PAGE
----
MA - mother
PA - father
PIR - sibling

al - higher, above
maf - marriage
nosh - male
òijat - "by holiness"
sha - lesser, lower, below
sham - female

Posted: Mon Oct 30, 2006 12:46 pm
by TomHChappell
Salmoneus wrote:---CUT---
Tom (in reply to PM):
My data is from reading various net things about cultural anthropology concepts. In particular, I would recommend http://anthro.palomar.edu/tutorials/cultural.htm and http://www.umanitoba.ca/anthropology/tutor/index.html

Oh, wow! :o :D Those are great! :D 8) Thank you.
I recommend everyone on this thread look at some of that second URL.

Salmoneus wrote:Eskimo is usually found where there are strong nuclear families. The two times this normally occurs are a) modern post-industrial liberal society, and b) hunter-gatherers in harsh conditions with a lack of resources. If you think about it, when Eskimo children grow up and get their own families, they need to get their own igloo. The nuclear families look after each other, while being supported by neighbours on both sides of the family.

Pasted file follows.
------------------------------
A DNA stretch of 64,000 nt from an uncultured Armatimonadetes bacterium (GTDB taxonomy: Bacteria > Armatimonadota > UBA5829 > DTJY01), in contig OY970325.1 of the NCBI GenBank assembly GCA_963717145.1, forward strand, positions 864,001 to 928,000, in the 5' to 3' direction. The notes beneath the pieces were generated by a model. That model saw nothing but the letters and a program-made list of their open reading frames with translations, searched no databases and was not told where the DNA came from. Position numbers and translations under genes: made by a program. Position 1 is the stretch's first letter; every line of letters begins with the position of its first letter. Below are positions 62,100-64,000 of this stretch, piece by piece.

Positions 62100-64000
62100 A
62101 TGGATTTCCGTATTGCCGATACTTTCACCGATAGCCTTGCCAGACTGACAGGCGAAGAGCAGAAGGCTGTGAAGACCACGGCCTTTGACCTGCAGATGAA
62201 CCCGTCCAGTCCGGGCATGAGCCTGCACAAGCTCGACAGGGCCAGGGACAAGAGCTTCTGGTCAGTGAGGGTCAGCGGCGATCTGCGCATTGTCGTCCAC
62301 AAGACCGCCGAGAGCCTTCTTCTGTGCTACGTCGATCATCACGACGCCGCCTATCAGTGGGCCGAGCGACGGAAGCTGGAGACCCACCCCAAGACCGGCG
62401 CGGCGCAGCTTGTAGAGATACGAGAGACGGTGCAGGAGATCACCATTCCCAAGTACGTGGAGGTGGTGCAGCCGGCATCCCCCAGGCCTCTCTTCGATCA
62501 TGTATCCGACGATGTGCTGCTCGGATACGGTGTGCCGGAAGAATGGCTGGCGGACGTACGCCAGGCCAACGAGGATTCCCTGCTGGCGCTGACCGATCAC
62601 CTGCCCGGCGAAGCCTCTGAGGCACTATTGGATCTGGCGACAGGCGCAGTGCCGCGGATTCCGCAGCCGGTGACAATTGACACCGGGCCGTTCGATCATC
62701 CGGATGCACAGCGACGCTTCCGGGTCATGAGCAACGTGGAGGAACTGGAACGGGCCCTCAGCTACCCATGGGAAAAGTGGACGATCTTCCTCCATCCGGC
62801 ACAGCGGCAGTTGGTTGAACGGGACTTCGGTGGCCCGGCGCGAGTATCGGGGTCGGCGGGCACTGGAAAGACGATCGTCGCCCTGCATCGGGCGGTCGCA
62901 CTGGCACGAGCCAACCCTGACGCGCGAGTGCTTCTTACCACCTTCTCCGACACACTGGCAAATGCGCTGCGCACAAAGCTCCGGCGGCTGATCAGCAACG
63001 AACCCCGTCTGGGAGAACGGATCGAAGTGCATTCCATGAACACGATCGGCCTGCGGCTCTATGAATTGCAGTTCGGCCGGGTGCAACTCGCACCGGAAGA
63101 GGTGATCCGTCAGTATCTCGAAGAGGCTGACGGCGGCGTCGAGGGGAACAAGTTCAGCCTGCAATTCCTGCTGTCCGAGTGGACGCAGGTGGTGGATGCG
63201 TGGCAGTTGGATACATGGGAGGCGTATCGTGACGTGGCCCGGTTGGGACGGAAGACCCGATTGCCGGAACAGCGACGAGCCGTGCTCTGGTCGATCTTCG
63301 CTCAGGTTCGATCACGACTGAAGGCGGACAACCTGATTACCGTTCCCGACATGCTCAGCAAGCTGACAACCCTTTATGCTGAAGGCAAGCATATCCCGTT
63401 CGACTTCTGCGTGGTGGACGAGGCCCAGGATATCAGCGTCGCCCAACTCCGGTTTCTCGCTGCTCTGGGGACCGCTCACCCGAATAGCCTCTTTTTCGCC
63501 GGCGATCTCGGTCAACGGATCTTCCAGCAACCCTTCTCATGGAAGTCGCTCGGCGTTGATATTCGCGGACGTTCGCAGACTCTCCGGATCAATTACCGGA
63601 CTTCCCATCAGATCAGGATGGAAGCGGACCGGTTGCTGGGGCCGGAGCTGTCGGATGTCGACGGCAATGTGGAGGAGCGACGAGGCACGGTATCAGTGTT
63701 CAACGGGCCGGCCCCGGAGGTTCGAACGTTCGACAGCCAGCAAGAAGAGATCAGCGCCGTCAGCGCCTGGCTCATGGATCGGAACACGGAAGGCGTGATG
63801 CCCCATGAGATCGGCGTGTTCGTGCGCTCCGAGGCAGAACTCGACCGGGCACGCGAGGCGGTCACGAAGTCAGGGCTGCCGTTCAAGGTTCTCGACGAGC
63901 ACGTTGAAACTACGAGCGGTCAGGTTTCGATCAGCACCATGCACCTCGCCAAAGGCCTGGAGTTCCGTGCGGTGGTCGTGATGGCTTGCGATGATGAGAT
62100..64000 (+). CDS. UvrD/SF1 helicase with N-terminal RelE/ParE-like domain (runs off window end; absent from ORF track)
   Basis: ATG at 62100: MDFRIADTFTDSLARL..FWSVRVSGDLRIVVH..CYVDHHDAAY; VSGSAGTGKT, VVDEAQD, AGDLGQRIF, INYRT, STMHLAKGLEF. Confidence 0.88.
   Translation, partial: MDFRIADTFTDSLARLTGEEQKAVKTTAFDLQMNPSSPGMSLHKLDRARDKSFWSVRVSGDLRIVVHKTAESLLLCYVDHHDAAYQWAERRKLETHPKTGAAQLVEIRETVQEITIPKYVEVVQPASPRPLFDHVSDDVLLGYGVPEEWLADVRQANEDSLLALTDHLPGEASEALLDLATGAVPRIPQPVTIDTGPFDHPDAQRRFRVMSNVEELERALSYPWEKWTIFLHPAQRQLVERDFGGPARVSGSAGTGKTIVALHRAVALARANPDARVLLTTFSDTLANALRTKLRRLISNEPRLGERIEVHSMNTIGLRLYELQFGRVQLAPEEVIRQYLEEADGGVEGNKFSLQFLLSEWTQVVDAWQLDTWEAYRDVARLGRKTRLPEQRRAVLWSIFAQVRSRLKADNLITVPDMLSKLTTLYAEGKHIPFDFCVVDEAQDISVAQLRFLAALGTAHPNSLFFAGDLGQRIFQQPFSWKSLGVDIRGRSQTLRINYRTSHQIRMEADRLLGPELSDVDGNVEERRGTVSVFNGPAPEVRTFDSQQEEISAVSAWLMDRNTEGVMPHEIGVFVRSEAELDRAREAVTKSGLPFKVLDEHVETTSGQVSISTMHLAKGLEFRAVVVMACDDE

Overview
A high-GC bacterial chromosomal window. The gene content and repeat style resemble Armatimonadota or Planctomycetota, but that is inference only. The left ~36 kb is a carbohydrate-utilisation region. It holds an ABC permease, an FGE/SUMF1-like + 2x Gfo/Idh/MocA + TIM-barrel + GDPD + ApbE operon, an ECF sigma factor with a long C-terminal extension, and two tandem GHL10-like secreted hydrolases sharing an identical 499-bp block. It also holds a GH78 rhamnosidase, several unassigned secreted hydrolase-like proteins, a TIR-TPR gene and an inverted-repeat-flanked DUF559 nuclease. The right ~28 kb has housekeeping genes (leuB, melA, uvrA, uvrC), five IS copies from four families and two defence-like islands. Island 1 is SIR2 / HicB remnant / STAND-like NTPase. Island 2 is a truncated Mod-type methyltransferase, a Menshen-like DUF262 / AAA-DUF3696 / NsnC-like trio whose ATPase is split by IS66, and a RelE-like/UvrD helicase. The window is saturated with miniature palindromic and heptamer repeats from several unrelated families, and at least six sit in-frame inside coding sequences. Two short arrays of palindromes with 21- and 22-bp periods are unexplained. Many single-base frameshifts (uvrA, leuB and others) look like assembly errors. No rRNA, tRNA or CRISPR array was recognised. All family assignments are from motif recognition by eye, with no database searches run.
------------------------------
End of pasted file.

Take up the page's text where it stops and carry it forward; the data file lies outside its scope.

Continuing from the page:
---CUT---

(BTW shouldn't that be "Inuit" instead of "Eskimo"?)

That would explain why it occurs in so much science fiction and fantasy. Both the producers and the consumers of these stories tend to originate from and live in "modern post-industrial liberal societies"; and to speak languages like English and Spanish which have such "Eskimo-type" kinship systems.


Nuntarin wrote:
Salmoneus wrote:Nuntar: unfortunately, it's hard to integrate into writing for an English audience. Terms like 'father/uncle', 'cross-cousin' and 'mother/aunt/cross-cousin-on-the-uterine-side' are hard to make make sense to normal people, I think. Family is one of the things people really struggle to see alternatives in.

But I want my conlang to be as realistic as I can make it given the limitations of my knowledge, not to purposely limit it because of the difficulties of translation. After all, depending on the context I can probably use the English terms, perhaps with explanatory footnotes, when writing conworld fiction in English.

Whereas small islands tend toward ambilineal systems that produce Hawai'ian naming, and stratified cultures with complex social responsibilities tend to Sudanese. Iroquios, Omaha and Crow go with strong unilineal descent - Omaha with very strong agnatic, Crow with strong uterine, and Iroquois with either.